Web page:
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7.11: Report on the Nitrogenase Crystal Structure\(\;^{378-381}\)

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  • A significant breakthrough has occurred in the crystallographic analysis of the iron-molybdenum protein of nitrogenase. The overall distribution of the metal clusters in the protein is shown in Figure 7.40. The distance between the two FeMoco units is fully consistent with each cofactor acting as an independent active site. On the other hand, the closeness of the P cluster and FeMoco centers in each unit is indicative of their likely cooperation in the N2 fixation reaction.

    Figure 7.40 - A schematic representation of the spatial arrangement of the metal sulfur clusters bound to Cpl as determined by the x-ray anomalous scattering studies described in the text. The representation of the large, "8-Fe" cluster with a P symbol indicates only that it must contain the Fe atoms normally assigned to P-clusters.

    The proposed structure of the P cluster, shown in Figure 7.41, involves a doubly bridged, double cubane unit consisting of one normally bound Fe4S4 cluster with all cysteine ligands and one Fe4S4 cluster that contains an unusual cysteine/serine (S/O) ligand pair on one of its two nonbridged Fe positions. Such five-coordinate iron in an Fe4S4 cluster is not unprecedented.138 The two Fe4S4 clusters are disposed to produce a face-sharing arrangement with two cysteine ligands bridging the two sets of Fe atoms. An interesting feature of the structure is a disulfide unit linking the two clusters; this unit potentially could be redox-active during nitrogenase turnover.

    Figure 7.41 - Proposed P-cluster pair in A. vinelandii FeMo protein.

    Most striking of the new results is the proposed structure of FeMoco shown in Figure 7.42. The cluster core of composition Fe7MoS8 can be viewed as two halves bridged by two S2- ions and an unknown ligand (designated Y in the figure). The MoFe3S3 half of the core is in the shape of a thiocubane fragment missing one \(\mu_{3}\)-S2- ion. The Mo is six coordinate; the ligands are three \(\mu_{2}\)-S2- ions, which bridge to the three Fe ions, an \(\alpha\)-His-442 nitrogen, and two oxygen donors (the hydroxyl and central carboxylate) of the homocitrate ligand. Interestingly, the second half of FeMoco is a similar thiocubane fragment, Fe4S3, also missing a \(\mu_{3}\)-S2- ion. This unit has a single noncore ligand, \(\alpha\)-Cys-275, which is bound to the terminal Fe atom of the cluster. The two thiocubane fragments (MoFe3S3 and Fe4S3) are bridged by three ligands in a face-sharing mode with the two Fe3 faces eclipsed with respect to each other. The eight metal ions display a bis(end-capped) trigonal prismatic arrangement with three bridges on the edges of the prism, which connect the two thiocubane fragments. The two sulfide bridges between the thiocubane halves are clearly defined in the structure, but the third bridge is not, suggesting the possibility that this is in fact part of the N2-binding site. Interestingly, \(\alpha\)-His-195, identified as essential for N2 fixation by mutagenesis and ESEEM studies, does not appear to be covalently bound, although it is close to the FeMoco unit.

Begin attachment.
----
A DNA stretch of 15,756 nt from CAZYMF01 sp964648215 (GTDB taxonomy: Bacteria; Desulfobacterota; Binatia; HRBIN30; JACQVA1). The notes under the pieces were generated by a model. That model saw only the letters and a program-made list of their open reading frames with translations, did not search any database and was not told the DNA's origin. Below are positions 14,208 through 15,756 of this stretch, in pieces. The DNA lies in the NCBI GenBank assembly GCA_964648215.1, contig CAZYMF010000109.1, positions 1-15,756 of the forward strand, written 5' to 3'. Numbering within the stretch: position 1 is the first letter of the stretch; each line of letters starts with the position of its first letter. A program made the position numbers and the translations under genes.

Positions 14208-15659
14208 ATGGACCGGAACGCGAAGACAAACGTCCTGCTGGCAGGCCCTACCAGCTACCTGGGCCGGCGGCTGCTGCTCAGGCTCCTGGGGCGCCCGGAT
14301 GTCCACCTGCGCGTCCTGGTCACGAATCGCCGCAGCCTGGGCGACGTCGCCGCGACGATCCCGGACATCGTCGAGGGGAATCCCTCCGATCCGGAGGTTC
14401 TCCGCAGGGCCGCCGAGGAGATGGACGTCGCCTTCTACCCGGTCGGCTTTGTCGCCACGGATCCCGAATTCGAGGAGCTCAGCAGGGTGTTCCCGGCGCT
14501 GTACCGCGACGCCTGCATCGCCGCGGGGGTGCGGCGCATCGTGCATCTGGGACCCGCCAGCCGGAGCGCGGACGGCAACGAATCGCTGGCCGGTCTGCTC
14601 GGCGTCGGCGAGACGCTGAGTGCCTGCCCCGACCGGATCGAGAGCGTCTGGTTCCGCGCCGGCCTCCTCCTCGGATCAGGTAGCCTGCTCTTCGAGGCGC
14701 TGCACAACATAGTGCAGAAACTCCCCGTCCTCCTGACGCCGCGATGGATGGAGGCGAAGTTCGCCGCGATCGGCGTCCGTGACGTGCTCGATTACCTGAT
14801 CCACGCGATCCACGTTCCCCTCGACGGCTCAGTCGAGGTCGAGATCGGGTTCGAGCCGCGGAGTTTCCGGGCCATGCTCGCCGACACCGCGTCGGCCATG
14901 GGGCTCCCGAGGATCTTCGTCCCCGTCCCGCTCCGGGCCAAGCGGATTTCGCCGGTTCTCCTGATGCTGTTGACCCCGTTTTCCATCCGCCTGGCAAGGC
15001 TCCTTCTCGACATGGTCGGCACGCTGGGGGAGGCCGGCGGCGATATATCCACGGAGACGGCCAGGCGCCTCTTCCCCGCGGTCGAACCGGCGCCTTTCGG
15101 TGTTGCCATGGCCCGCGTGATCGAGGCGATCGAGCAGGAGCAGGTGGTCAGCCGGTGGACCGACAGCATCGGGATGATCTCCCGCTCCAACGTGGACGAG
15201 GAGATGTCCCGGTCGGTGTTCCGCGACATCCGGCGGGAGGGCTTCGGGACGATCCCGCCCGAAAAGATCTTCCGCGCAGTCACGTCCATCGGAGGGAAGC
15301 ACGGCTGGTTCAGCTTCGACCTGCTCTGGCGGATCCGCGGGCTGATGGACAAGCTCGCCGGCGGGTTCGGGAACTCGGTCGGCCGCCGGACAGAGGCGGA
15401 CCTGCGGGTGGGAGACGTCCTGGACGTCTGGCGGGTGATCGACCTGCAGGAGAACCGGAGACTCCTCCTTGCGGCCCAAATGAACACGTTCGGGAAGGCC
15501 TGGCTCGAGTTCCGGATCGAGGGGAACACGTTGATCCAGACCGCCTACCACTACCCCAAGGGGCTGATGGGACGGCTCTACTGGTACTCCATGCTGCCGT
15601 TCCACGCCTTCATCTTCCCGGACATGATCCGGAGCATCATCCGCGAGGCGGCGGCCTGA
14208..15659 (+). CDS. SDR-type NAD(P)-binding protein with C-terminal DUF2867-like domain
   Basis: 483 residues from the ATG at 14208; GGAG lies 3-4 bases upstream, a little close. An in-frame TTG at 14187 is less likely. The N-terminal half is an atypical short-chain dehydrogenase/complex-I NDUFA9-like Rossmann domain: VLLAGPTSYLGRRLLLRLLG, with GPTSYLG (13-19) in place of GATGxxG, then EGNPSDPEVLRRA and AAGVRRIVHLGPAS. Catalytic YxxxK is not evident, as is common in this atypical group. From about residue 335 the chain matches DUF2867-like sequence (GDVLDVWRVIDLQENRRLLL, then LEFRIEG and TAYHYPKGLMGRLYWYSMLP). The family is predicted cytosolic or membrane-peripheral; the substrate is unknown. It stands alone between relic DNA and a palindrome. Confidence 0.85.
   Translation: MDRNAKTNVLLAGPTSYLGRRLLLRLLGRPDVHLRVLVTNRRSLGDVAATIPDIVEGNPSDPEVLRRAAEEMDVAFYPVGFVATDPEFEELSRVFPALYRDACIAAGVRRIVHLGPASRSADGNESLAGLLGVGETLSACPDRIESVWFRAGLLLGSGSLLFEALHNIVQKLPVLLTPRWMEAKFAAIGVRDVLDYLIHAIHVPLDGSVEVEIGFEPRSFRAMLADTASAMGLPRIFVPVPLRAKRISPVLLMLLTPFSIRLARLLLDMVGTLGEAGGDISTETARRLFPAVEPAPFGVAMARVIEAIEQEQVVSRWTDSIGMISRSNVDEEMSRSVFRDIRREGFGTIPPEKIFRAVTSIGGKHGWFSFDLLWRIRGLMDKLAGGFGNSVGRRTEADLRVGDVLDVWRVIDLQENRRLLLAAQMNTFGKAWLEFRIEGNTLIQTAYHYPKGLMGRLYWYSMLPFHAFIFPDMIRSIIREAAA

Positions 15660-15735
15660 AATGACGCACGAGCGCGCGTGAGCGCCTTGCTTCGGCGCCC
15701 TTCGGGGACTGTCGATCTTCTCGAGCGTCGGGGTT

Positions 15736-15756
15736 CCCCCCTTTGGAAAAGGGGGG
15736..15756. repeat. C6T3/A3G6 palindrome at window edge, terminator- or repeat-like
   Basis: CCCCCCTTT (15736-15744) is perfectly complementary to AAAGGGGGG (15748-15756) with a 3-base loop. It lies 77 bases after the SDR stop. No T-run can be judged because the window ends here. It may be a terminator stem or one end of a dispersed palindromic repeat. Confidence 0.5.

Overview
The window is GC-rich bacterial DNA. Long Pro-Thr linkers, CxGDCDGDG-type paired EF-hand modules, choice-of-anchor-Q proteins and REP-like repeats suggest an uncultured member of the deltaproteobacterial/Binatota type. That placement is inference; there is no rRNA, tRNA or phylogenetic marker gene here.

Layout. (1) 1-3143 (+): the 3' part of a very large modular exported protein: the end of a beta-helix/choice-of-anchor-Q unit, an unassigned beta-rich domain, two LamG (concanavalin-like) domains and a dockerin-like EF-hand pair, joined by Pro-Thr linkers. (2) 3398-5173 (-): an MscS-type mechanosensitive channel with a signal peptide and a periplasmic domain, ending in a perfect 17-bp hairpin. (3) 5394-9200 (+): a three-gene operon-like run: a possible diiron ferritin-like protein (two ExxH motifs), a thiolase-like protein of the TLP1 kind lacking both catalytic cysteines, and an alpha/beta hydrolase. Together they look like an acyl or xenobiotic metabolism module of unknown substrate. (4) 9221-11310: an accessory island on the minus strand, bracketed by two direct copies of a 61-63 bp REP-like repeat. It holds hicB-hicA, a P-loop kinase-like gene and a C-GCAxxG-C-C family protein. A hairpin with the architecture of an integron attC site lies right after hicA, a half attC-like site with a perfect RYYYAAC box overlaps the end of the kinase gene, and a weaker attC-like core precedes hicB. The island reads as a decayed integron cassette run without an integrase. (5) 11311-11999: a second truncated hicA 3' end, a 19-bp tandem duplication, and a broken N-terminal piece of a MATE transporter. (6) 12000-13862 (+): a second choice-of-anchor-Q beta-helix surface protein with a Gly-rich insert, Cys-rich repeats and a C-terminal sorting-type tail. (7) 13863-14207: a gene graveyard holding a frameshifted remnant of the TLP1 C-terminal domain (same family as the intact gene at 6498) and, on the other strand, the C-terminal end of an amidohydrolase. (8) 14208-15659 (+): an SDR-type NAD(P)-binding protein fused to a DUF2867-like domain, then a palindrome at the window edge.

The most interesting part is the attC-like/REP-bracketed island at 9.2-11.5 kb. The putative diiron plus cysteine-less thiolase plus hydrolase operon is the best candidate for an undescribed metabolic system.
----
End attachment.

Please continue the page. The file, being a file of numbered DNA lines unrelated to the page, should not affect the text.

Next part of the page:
Figure 7.42 - Proposed cofactor cluster in A. vinelandii FeMo protein.

    Clearly, this structure is not the same as any of those previously proposed (Figure 7.31), although it does possess many features that were identified in model studies. While it is tempting to speculate that the central bridge of the cluster (the Y ligand) is the site of N2 reduction, this is in no way established at present. The structural definition of the nitrogenase proteins is now progressing at a rapid rate. Many of the physical measurements will have to be reexamined in light of the new data. Through further experimentation involving physical methods, mutagenesis, and kinetic/mechanistic studies, much more information about the role of ATP, the activation of hydrogen, and the binding, activation, and reduction of N2 and other nitrogenase substrates should be obtained.

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